This year’s North American International Auto Show was an ode to the pickups that helped sow American automotive roots. General Motors and Fiat Chrysler Automobiles flexed their muscles with debuts of bigger, badder and more luxurious trucks. Ford brought a smaller truck with big intentions. Mercedes-Benz also showed off a lean, mean, rock-crawling machine.
Diesel engines, mixed metals and expanded interior space are now part of the regular rhetoric surrounding the pickup segment, which accounts for 16 percent of the auto market.
With temperatures near zero and snow on the ground, Trucks.com braved the Detroit auto show for a dramatic showdown rooted in U.S. history. Here are the finest trucks that crawled onto Motor City’s international stage.
1. 2019 Ram 1500
FCA is betting that its all-new, fully- transformed, full-size 2019 Ram 1500 can stand up against tough competitors in an unforgiving truck market — and we can’t wait to watch it go down. Or up, rather, in sales.
Its body is lighter, longer and wider, and it offers increased payload and towing capacity. For added fuel efficiency, Ram added eTorque, a mild-hybrid system that shuts down the engine when the truck coasts to a stop and then provides torque upon initial acceleration. The truck leverages other features to improve aerodynamics.
The pickup is also fully connected and has the most interior space, legroom and storage among half-ton pickups, making it fun and family feasible. Top trims are fashioned with a 12-inch touch screen and standard cameras provide a 360-degree view. It keeps classic big-rig styling cues as a throwback to its workhorse roots.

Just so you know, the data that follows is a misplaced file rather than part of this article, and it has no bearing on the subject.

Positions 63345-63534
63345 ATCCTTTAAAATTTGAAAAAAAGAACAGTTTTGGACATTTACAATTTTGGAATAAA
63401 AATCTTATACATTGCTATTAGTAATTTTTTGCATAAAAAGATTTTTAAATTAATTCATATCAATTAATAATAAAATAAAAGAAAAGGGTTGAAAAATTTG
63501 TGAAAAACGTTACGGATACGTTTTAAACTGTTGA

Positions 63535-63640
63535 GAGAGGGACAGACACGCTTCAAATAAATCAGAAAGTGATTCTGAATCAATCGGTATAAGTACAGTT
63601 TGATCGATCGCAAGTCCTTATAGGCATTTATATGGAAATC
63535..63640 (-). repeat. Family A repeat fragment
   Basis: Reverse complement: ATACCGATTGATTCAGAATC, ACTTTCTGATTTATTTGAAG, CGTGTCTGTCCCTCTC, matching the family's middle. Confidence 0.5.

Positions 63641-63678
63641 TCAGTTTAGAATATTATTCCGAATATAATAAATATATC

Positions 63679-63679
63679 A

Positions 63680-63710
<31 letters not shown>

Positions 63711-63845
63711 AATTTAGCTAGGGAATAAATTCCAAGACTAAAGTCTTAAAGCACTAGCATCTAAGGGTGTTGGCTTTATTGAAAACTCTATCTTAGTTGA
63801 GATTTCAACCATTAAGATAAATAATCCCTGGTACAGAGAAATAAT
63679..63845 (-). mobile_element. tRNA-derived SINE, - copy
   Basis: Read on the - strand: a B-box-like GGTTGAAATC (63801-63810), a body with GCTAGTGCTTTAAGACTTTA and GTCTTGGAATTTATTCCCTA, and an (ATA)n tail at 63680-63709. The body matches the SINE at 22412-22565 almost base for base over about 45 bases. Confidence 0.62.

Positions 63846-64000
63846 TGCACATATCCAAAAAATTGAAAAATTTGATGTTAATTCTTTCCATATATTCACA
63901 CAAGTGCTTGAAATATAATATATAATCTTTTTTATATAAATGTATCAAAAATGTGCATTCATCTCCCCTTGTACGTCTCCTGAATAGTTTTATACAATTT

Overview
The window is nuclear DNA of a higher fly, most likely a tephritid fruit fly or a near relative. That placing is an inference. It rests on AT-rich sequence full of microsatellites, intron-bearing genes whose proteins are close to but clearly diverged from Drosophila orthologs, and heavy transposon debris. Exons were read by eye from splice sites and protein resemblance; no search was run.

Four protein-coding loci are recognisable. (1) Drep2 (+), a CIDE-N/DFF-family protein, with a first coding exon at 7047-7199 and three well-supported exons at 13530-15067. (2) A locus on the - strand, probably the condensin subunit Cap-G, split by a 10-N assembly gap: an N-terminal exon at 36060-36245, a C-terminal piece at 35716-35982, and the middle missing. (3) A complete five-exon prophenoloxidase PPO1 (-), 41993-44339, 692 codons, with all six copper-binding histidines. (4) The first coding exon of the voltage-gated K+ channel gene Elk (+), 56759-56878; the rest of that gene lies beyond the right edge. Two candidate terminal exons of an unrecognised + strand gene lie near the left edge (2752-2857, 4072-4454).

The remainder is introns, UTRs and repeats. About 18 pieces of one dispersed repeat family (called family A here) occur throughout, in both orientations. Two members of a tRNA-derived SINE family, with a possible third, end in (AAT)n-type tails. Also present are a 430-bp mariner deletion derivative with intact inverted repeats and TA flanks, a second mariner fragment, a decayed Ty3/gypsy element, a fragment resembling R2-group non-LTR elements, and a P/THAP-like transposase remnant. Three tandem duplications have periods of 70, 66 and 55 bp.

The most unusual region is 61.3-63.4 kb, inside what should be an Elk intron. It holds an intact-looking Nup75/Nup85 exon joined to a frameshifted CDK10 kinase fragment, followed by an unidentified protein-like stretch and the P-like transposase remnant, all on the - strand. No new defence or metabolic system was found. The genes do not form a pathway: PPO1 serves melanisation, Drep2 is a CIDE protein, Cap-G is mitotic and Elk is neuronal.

Though it faces stiff competition, the current Ram has stolen market share from industry leader Ford as well as stalwarts General Motors and Toyota. FCA will also build the truck at a completely refurbished and updated factory in Sterling Heights, Mich., that cost the company $1.5 billion to upgrade.
2. 2018 Mercedes-Benz G-Class
Mercedes-Benz brought its beloved, boxy G-Class SUV — known as the G-Wagen — to Detroit with a range of modern amenities, including new LED headlamps, advanced driver-assistance systems, a high-quality interior with leather seats and a new suspension. The G-Class also gets a new nine-speed automatic transmission and an increase in interior space. Mercedes preserved the classic boxy, which has not changed significantly since 1979.
The G-Wagen has a split personality. For many in Los Angeles, it’s nothing more than a showy but cramped SUV that carts the rich and famous around Beverly Hills. But to the off-roading industry, it has long had a reputation for being well built, tough and durable.
But now it stands 2.1 inches longer and 4.8 inches wider, providing the room it needs to be a comfortable daily driver as well as a formidable rock crawler.
3. 2019 Chevrolet Silverado